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Richmond Hill votes not to enter into agreement in principle on High Tech TOC by province’s deadline

'There’s so much uncertainty that has been foisted on us because of this process that is unprecedented and that’s not good'
May 4, 2022
Sheila Wang

Richmond Hill is not entering into an intergovernmental agreement in principle by a deadline requested by Premier Doug Ford’s government for the massive development proposals at the High Tech transit-oriented community.

Council voted at a special council meeting on April 28 to further negotiate with the province a final agreement in principle or AIP for the planned development at the High Tech site at Hwy. 407 and Yonge Street.

The development proposals at the High Tech site are expected to bring 33 mixed-use towers ranging in height from 40 to 80 storeys to the 20.1-hectare area -- or, 19.2 hectares, excluding the city’s heritage woodlot.

“This is so incredibly complex,” Mayor David West said at the special council meeting. “There’s so much uncertainty that has been foisted on us because of this process that is unprecedented and that’s not good.”

The motion means Richmond Hill is not approving the agreement in principle for the development proposals by the April 29 deadline set by the province. It also signals that it is prepared to entered into the AIP at a later date.

The High Tech site is one of the two transit-oriented communities (TOCs) identified by the province in York Region. The other one -- the Bridge site -- is located in Markham just south of the High Tech site.

Both the City of Markham and York Region have passed similar motions indicating they would continue negotiating the AIP for the TOCs instead of approving it as is.

Richmond Hill council’s decision came two weeks after the Minister of Municipal Affairs and Housing issued two enhanced minister’s zoning orders (EMZO) on April 14 to fast track the two TOC sites in York Region, bypassing the municipal planning process and leaving no room for appeal.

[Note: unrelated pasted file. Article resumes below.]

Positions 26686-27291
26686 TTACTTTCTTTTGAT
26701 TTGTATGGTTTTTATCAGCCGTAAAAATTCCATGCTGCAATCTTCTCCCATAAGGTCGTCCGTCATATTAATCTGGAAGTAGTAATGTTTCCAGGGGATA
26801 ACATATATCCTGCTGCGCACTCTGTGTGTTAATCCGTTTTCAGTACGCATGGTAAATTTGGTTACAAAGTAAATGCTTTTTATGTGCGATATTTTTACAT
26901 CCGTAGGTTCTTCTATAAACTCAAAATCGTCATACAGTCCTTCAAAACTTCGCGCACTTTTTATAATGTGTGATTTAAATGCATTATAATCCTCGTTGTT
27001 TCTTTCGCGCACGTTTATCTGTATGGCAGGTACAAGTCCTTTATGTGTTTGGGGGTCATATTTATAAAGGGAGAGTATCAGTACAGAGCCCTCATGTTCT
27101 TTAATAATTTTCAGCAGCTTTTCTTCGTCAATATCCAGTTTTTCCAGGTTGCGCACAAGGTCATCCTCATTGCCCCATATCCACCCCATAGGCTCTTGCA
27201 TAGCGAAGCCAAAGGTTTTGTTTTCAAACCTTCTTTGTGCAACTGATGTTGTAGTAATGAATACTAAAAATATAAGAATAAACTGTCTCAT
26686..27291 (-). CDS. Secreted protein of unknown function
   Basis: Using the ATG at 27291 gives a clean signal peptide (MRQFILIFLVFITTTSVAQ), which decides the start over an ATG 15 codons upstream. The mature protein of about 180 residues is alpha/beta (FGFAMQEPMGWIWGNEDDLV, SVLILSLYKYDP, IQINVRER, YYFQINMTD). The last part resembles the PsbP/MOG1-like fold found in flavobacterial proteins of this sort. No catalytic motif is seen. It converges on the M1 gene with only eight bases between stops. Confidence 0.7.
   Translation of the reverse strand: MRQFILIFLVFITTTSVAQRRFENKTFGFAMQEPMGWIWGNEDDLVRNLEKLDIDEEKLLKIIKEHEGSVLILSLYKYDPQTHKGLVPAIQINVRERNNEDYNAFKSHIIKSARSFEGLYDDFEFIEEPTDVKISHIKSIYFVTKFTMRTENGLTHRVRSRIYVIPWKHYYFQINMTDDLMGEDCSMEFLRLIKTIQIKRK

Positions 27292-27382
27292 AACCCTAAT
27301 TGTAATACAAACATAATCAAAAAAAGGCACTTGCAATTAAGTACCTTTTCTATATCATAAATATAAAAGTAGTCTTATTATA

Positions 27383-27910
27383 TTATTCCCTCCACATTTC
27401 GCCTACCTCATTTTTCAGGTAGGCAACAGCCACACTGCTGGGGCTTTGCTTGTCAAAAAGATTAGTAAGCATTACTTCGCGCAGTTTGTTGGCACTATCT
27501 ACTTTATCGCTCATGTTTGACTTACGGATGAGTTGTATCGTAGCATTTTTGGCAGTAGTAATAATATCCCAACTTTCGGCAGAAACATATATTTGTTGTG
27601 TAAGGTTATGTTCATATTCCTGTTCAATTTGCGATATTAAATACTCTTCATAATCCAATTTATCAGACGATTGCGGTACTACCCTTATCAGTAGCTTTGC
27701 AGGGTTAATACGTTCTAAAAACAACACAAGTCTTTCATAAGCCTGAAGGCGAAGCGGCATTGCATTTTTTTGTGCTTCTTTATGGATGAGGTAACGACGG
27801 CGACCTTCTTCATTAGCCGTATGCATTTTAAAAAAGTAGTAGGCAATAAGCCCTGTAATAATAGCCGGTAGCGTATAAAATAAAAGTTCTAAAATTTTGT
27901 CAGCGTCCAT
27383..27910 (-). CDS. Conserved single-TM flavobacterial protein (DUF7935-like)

The planned developments at the High Tech site are expected to bring more than 20,000 residential units -- with a population of at least 35,000 -- and more than 9,000 jobs.

A number of residents have written to Richmond Hill council, demanding their representatives to take a stronger position against the province’s development proposals at the High Tech site because the proposed developments double the height and density that had been previously planned for the area.
Markham council adopted a motion to request the housing minister to revoke its EMZO for the Bridge TOC at the April 25 council meeting. It also stated the city does not agree with the AIP provided by the province and will not execute it in its current form.

"We know you, our councillors, have no courage to condemn Doug Ford but can you please just follow up with Markham council to reject this one?” John Li asked Richmond Hill council. Li is the president of the Yonge-Bernard Residents Association and founding member of A Better Richmond Hill.

Regional Coun. Carmine Perrelli said “it doesn't make sense to fight the province on what they deem to be the justification for building the priority transit that we've been advocating for.”

“Be careful what you ask for,” he said. “This is not the time to yell and scream like little children. This is the time to say we're with you, province and stakeholders, and we want to work together.”

Mayor West reiterated the city’s concerns about the Ford government’s plan for the High Tech site. He noted it’s important that the city stays at the table to negotiate with the government in an effort to help align the High Tech developments with the city’s vision.

Ward 6 Coun. Godwin Chan, who put forward the motion, said the city needed a “fair agreement.”

“If the province can provide zoning certainty to developers, why can't the province provide financial certainty to Richmond Hill to ensure we have resources to really provide the support, the infrastructure and everything that our community deserves?” Chan said.